Business leaders are warming towards carbon-pricing in order to cut emissions, a survey of 1000 executives from around the world has found.

In light of Paris COP21 and growing interest in the business world for a sustainable future, EY’s Shifting the Carbon Pricing Debate report has surveyed 100 executives from Europe, the USA, and emerging markets including South Africa, Nigeria, India, Russia, UAE and Saudi Arabia.

More than half (54%) of respondents agree that carbon pricing is the most effective way to cut carbon emissions, with a slightly lower amount (48%) having said their company is in favor of such a cost. Of the 100 respondents, only 7% were against carbon pricing while 27% say it would have a negative impact on the appetite for investment in their country.

Yet at a regional level, 64% of European respondents and 59% of respondent from emerging markets were in favor of carbon pricing, compared to the USA where just 18% of companies were in favor. However, the vast majority of USA respondents (73%) were "neutral" on the topic.

According to the World Bank, there are two main types of carbon pricing. The first is an emissions trading system (ETS), which caps total level of greenhouse gas emissions and allows industries with low emissions to sell their extra allowances to larger emitters, and the second is a carbon tax.

Presently the EU Emission Trading Scheme is the largest of its kind in the world, yet it struggles infamously with low prices and excess allowances. On the other hand, New York State’s carbon tax bill proposes to increase carbon taxation to $35 per ton, increasing a potential $15 per year with a maximum ceiling of $185.

For many company executives EU ETS and national carbon tax are already a way of life, yet EY’s study has shown a clear demand for improving existing carbon-pricing schemes, with 63% of respondents agreeing current approaches must be rethought.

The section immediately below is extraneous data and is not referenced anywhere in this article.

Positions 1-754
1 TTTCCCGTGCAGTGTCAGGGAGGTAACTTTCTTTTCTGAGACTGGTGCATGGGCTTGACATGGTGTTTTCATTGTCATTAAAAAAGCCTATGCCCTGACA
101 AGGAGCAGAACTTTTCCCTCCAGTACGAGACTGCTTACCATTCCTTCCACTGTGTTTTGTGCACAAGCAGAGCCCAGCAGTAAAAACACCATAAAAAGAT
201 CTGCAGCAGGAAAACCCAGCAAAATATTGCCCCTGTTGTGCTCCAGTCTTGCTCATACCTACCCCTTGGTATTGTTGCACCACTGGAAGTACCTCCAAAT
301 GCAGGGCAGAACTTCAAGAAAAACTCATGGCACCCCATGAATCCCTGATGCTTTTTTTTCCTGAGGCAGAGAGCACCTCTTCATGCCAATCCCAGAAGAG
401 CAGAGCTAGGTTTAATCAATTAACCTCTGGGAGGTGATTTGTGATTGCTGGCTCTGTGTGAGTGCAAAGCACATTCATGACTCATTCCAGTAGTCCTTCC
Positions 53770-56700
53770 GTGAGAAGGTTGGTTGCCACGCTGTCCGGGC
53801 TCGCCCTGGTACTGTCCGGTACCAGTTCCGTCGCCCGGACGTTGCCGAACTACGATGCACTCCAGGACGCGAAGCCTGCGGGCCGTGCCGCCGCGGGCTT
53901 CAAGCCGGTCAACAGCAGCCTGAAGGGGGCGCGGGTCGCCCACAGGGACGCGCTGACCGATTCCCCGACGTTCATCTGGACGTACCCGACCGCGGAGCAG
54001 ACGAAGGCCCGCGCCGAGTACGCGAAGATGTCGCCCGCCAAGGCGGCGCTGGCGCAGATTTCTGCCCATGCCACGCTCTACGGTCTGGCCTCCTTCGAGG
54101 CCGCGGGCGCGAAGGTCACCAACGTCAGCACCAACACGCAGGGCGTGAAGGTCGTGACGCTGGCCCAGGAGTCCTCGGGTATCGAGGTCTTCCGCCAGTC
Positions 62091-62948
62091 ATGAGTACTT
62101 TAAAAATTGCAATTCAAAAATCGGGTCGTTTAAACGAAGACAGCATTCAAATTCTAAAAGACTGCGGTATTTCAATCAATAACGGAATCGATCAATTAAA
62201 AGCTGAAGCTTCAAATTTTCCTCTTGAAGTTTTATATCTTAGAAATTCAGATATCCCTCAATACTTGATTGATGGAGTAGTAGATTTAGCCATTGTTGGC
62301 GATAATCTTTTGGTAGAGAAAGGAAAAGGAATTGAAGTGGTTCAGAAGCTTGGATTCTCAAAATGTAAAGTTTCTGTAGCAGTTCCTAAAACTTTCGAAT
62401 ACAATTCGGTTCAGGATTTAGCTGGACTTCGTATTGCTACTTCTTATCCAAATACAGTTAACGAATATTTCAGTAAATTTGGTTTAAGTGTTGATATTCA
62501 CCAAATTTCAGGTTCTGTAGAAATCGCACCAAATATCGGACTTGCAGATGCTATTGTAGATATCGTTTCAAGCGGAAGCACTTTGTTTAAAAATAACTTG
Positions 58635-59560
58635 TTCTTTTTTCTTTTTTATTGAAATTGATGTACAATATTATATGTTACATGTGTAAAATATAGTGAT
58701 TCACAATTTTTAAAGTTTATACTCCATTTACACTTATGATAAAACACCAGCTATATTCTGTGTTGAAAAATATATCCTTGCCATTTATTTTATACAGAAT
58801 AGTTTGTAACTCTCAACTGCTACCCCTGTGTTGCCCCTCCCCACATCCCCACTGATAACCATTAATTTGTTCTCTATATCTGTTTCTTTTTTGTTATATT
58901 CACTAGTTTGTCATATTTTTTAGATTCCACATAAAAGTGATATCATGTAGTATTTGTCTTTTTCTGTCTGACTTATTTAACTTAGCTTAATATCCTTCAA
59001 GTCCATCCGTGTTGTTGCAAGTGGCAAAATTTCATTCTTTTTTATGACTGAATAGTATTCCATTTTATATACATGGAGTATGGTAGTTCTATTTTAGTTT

EY’s global leader for climate change and sustainability services Juan Costa Climent describes carbon pricing as a divisive topic within the business community, and one that highlights a particularly deep difference in regional thinking.

"While many large-scale businesses recognize that carbon pricing can cut emissions, many are calling for harmonized, reliable and transparent methods that can be implemented with rigor and discipline."

Moreover, 78% of respondents say carbon pricing would have a strong positive impact on their business innovation, with carbon pricing spurring initiatives beneficial to performance and compliance. In contrast, a quarter (26%) of respondents says that carbon pricing would have a negative impact on overall carbon emissions for their organization.

Already, however, 75% of executives say their company benchmarks their carbon emissions against average industry emissions as part of a reduction strategy.

The same number of respondents confirmed they invest in low-carbon technologies, while 60% have made a renewable energy commitment. However, EY’ states internal carbon pricing of this calibre is most prevalent amongst companies s with $10bn revenue.

Yet the reasons for companies enacting a carbon price scheme vary. Of the respondents who have implemented a carbon-lowering strategy, 33% say it is primarily for regulatory reason, 29% consider it a voluntary action that aligns with the company’s values, 19% say it is part of a global effort, and the remaining 12% say it is to better understand carbon regulation and impacts on regulation in future.

Elsewhere and 55% of respondents agree that COP21 will lead to a fair carbon pricing scheme, but 68% believe it is up to national governments primarily to enact such a cost.

Costa Climent says business leader’s involvement in the run up to COP21 has had a positive impact.

"Many businesses realize that the benefit of carbon pricing can extend beyond simply meeting regulatory requirements.

"Yet the global business community wants a strong consensus from COP21 before low-carbon market practices are consistently implemented worldwide."